Sound Byte Presidency
Kevin Drum asks the rhetorical question, “[A]re we really all so stupid that we judge participants in presidential debates by who gets off the best prepackaged zingers? I mean, we do all understand that these things are written ahead of time by staffers and then desperately plugged in by the candidates come hell or high water, regardless of whether they actually make sense in context, right?”
Back in March 2003 (a much simpler time) Steven Taylor noted that the sound bytes from President Bush’s speeches were much better than the speeches themselves (to which I helpfully noted, “Of course, they’d almost have to be. . . .”) and that it was ultimately the former, not the latter, that mattered. Why? Because only a relative handful of people actually listen to these things live and the ones who do are those most likely to have their minds made up. A much larger — and more impressionable — group of people just hear the radio and television summaries the next day.
That’s largely right. Indeed, there have been so ridiculously many of these debates that they’ve become non-events and I’ve only caught bits and pieces of a handful of them. But I’ve heard the sound bytes on NPR and elsewhere the next day and gotten a reasonable idea of the highlights. (I’ve also read transcripts, analysis, and news summaries and done quite a bit of analysis from same, so I don’t feel too bad for not having sat through them.)
So, yes, glib one-liners are important, especially in the early going.
Ronald Reagan got off a lot of zingers at the expense of President Jimmy Carter in 1980, most notably, “Are you better off now than you were four years ago?” and “There you go again.” Less cleverly but perhaps more crucially, he disarmed critics and his opponent alike in his second debate with Walter Mondale with his charming, “I will not make age an issue in this campaign. I am not going to exploit, for political purposes, my opponent’s youth and inexperience.” Were those lines written in advance by handlers? Almost certainly. But they were deftly delivered and struck a chord with the voters, encapsulating real truths in a pithy, humorous manner.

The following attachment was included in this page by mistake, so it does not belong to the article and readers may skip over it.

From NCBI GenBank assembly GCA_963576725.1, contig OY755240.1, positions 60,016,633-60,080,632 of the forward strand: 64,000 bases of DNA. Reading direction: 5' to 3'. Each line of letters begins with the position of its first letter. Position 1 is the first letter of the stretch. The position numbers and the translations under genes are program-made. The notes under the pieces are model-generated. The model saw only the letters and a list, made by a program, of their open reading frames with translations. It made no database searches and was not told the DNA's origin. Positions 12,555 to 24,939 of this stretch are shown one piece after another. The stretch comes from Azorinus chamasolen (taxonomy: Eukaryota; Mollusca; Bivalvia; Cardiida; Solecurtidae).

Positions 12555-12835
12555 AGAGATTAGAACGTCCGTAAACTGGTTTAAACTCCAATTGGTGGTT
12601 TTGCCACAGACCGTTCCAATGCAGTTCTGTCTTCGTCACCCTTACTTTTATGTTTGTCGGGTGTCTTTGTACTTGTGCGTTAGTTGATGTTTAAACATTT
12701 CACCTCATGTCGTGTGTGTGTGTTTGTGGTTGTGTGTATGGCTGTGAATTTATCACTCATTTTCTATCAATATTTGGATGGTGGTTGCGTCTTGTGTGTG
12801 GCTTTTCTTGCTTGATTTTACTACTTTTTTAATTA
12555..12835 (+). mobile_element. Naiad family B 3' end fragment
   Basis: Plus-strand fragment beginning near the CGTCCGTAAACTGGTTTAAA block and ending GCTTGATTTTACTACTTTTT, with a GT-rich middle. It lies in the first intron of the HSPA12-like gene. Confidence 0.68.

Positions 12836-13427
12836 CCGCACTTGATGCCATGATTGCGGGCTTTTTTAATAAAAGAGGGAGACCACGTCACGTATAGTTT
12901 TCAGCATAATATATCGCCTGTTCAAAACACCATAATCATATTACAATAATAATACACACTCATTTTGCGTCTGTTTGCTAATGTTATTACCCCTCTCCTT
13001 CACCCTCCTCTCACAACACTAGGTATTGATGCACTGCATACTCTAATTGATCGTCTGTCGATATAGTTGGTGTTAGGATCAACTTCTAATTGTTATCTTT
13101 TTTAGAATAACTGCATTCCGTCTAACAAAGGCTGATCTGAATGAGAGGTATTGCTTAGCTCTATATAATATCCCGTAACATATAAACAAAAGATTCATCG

Then again, they’re not always decisive. Perhaps the most memorable debate one-liner in the last twenty-five years was Lloyd Bentsen’s zinger to Dan Quayle, “You’re no Jack Kennedy.” The line was well delivered and devastating. The Bush-Quayle ticket nonetheless recovered sufficiently to carry 40 states a month later.
UPDATE: Andrew Sullivan acknowledges that John McCain’s “Woodstock” line, at the expense of the not-present Hillary Clinton, was “a home run” and “almost perfect line for the culture war.”
Andrew laments we’re still playing out the 1960’s all these years later. I agree that it’s well past time to get over the culture wars of a bygone era.
Still, McCain’s line went beyond that and went to seriousness. He was contrasting his own sacrifice in the service of his country with his would-be opponent’s desire to spend public funds building a shrine to something so ridiculously trivial by comparison. By extension, he questions the degree to which we can trust Hillary and Obama to assign priorities. It’s a glib and yet poignant way to highlight an important contrast in both style and substance.